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Argument: Oil sands emit only a fraction more than petroleum

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In an op-ed in the Argus Leader, John Duff Erickson, professor emeritus at the South Dakota School of Mines and Technology, wrote: "Environmental groups claim that oil sands produce five to seven times the carbon emissions of conventional oil, but a study by Cambridge Energy Research Associates, a highly regarded consulting group, determined that oil sands emissions are only 5 percent to 15 percent higher than the average barrel of crude oil processed in the United States."[1]

Rebecca Ryall. "Producers defend oil sands emissions." National Post. December 17th, 2009: "back home, the oil industry and the government of Alberta are fighting back against suggestions that oil from northern Alberta is exponentially worse for the planet than the conventional stuff pulled from places like the U.S. gulf coast and Saudi Arabia.

Critics and environmental groups concede that the majority of carbon dioxide is created when fuel is burned in cars or factories or jets -- consumption accounts for 78% to 80% of emissions regardless of where or how the crude is produced.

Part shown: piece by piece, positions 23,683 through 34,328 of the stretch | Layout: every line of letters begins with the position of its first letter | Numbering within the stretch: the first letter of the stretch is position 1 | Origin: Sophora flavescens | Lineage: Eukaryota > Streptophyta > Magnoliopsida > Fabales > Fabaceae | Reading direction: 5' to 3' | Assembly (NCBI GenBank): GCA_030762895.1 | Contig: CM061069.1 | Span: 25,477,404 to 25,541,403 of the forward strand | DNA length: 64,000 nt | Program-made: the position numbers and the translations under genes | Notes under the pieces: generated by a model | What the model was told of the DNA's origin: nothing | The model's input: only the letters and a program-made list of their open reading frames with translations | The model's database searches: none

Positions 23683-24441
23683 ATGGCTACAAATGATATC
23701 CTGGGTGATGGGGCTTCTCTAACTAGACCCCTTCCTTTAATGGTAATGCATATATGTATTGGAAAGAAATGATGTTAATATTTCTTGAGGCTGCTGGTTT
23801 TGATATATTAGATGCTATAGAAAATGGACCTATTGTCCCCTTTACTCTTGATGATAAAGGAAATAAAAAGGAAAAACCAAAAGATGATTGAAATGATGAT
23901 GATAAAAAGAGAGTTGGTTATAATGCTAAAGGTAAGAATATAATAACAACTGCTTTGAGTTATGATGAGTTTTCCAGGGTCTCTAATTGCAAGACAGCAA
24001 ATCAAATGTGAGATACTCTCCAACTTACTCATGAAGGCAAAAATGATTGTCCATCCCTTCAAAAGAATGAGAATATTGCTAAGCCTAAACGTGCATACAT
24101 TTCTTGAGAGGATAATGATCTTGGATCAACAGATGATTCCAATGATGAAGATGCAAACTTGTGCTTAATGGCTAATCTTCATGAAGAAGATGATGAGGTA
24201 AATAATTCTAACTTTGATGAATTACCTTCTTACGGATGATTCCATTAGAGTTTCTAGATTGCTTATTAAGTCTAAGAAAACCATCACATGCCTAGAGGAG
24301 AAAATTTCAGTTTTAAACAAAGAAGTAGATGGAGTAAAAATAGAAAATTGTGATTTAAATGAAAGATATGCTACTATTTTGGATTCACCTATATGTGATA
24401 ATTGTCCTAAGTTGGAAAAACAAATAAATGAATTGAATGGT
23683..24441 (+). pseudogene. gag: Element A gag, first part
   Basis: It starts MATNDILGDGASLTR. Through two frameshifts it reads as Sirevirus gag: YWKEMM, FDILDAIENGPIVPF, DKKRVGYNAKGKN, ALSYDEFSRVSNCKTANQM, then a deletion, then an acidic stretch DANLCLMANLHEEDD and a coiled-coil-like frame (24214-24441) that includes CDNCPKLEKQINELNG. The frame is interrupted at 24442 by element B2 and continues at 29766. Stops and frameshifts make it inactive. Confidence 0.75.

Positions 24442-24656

Those who support the oilsands, meanwhile, acknowledge that the complicated processes used to recover bitumen make it more greenhouse-gas intensive than lighter, conventional crudes. But the Alberta Energy Research Institute and the Canadian Association of Petroleum Producers said oilsands crude is actually only 5% to 10% worse than other oil producers in their class, if the entire 'life cycle' of the oil is considered. In the case of California’s heavy crude, the oilsands’ emissions level is actually lower.

'It’s actually around 10% worse,' said Eddy Isaacs, managing director of the AERI, said of the oilsands. 'When you look at what we’re actually exporting and what we put in the pipeline that goes to U.S. refineries, compare that to U.S. domestic crudes … Mayan crudes, crudes coming out of Venezuela and even some conventional crudes … [our emissions are] about 10% higher.'"

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